Cat’s pajamas

Spring Boot 1.1.4 supports the first stable Tomcat 8 release

Lucy Carey
yo

Along with support for the ‘cat, this drop comes with improved logging configuration and numerous bug squashes.


Spring Boot
has now reached version 1.1.4, and is
available via
repo.spring.io
and
Maven Central
. This new release now supports
the first stable version of Tomcat 8 – Tomcat 8.0.9, if you want to
be really specific. In addition to numerous bug fixes, there’s
improved logging configuration, and logging levels can now be
configured in
application.properties
or application.yaml.

Just 18 months after the project first came to
light, the first Spring Boot
major
release
went live this April. With this
technology, the goal is to simplify entry into the Spring-universe
by providing a quick intro to the development of Spring
applications – a mission that was prompted by a
request
for improved support for ‘containerless’ web application
architectures.

Essentially, Spring Boot allows for auto
configuration of Spring applications without the need for manual
configuration of  environmental requirements. The software is
supported by
Cloud
Foundry
, allowing for “seamless” deployment to the
cloud, although Boot applications can also be used with other
providers, or within personal data centres.  

With the enterprise development landscape
growing ever more complicated, devs are hankering for simple
frameworks, with a minimal learning curve. Spring Boot is aiming to
be the answer to this particular dev trial.

If you want to see what can be achieved with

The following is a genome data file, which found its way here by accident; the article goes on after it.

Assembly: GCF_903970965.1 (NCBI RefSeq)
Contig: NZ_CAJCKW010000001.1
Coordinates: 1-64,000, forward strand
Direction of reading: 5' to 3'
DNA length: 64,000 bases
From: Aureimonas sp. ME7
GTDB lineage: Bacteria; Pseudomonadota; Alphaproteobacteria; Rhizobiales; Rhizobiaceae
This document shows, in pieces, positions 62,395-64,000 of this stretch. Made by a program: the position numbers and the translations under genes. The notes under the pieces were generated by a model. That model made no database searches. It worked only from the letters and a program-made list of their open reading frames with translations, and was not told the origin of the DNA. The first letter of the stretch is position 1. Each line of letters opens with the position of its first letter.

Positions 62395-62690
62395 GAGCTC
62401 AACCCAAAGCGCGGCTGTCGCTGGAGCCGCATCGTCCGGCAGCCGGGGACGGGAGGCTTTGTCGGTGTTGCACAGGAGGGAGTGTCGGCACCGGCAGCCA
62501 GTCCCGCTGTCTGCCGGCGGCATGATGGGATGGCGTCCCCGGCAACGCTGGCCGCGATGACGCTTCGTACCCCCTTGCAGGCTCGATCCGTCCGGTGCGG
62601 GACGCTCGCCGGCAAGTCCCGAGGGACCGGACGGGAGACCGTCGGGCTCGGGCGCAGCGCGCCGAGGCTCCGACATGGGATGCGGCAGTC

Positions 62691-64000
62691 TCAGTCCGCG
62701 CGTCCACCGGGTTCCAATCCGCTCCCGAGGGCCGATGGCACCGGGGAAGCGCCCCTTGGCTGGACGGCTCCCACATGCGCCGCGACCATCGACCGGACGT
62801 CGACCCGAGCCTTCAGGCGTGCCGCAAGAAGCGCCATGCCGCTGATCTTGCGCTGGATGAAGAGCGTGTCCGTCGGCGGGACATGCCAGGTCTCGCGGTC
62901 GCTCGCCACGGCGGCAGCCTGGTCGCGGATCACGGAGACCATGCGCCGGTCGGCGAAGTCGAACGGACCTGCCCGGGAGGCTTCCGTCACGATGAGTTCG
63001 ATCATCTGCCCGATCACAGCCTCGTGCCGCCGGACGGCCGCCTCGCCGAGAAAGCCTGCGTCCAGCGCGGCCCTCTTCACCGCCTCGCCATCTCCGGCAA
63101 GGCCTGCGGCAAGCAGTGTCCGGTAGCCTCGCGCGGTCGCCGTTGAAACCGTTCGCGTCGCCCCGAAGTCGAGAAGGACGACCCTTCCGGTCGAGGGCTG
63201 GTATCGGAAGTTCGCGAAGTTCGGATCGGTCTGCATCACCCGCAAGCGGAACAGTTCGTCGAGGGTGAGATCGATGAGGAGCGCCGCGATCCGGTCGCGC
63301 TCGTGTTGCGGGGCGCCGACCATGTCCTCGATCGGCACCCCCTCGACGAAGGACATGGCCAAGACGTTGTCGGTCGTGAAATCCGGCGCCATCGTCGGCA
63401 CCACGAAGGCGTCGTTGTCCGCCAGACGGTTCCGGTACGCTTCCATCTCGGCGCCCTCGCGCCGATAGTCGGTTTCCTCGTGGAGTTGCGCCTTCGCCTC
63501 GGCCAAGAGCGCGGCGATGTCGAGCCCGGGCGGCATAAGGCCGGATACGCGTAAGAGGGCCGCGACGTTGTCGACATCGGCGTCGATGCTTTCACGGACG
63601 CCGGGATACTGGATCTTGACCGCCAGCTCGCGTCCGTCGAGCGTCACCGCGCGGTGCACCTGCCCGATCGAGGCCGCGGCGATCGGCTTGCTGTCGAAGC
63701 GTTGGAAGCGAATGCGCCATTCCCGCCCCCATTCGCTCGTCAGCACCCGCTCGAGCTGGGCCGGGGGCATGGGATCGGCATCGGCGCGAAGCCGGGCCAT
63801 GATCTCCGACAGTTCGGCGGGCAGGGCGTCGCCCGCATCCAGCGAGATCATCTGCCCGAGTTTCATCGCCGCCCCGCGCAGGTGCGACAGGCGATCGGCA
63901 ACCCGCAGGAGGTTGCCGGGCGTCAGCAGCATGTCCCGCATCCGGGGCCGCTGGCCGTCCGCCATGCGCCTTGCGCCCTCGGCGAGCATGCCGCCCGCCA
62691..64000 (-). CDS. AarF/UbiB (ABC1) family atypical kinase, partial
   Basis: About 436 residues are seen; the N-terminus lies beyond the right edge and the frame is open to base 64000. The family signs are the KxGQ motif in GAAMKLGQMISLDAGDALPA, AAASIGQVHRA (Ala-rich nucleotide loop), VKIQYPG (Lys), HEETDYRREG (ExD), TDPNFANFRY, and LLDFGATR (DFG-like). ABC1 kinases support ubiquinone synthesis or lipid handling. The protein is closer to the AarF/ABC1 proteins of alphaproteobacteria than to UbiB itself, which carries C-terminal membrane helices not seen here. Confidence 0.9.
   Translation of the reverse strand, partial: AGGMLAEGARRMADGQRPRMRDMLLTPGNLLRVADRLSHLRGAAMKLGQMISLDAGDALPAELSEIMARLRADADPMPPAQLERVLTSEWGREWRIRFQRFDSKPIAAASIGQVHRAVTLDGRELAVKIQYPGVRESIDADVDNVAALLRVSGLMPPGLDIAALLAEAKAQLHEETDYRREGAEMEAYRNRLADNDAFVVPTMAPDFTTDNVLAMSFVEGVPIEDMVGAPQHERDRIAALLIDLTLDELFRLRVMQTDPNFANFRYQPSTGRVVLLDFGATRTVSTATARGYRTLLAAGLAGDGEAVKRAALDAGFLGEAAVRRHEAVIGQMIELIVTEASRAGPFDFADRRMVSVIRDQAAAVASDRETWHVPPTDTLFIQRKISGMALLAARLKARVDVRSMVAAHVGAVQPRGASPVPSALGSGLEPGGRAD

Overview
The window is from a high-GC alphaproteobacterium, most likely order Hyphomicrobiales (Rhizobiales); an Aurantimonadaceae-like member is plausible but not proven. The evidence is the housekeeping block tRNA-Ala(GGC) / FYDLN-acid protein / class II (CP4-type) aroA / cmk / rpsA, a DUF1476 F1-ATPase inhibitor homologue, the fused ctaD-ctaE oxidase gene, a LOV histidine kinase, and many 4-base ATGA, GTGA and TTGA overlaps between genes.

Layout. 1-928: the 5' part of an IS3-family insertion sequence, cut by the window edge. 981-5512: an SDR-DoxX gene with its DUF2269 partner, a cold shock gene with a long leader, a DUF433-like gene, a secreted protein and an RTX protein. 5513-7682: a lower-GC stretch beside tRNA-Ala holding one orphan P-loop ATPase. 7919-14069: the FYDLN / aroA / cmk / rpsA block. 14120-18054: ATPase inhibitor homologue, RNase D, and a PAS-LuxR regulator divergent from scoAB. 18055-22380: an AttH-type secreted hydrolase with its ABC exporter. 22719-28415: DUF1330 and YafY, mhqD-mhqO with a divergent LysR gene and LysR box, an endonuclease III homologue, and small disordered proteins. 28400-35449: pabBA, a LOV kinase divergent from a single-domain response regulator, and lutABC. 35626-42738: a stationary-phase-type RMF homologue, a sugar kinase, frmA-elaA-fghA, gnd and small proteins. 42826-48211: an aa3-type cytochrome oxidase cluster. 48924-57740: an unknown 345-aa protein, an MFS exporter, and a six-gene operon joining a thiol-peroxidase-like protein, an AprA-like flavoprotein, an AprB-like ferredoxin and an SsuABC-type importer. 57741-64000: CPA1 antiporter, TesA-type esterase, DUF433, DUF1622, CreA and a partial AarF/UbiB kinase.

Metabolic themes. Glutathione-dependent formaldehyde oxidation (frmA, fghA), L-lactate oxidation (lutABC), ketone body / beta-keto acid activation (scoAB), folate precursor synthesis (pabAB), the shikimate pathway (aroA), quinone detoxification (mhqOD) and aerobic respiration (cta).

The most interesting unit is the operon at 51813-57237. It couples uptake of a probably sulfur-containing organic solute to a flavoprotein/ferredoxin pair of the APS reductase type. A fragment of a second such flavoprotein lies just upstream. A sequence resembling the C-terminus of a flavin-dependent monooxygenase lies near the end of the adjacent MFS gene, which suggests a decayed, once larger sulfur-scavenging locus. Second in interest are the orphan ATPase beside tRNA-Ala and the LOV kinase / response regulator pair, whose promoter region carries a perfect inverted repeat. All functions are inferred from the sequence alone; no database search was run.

Boot kicking things into gear, Spring.io, built with software like
 Spring Security, Spring Integration, Spring Boat, Spring
Data, XD, Reactor, Groovy and Grails, has recently been open
sourced as ‘
Project
Sagan
’. Named after the prolific astro-scientist
and intergalactic envoy
Carl
Sagan
, Project Sagan is itself a working physical
communication  of what can be achieved with Spring technology,
and acts as a reference application for the use of the spring.io
stacks.

For a comprehensive overview of Spring Framework
4 universe in its entirety, we recommend taking a once over of
Long’s article “
Have
you seen Spring lately?
” (published in November
2013), which looks in detail at the latest and greatest Spring
projects and their place in the Spring IO platform. We also
recommend checking out this talk by Josh Long, filmed at JAX London
2013. In this session, Josh gives practical overview about
fundamental infrastructure improvements in Spring such as Java 8
support, and runs through integration with the latest Java EE
APIs.

meow

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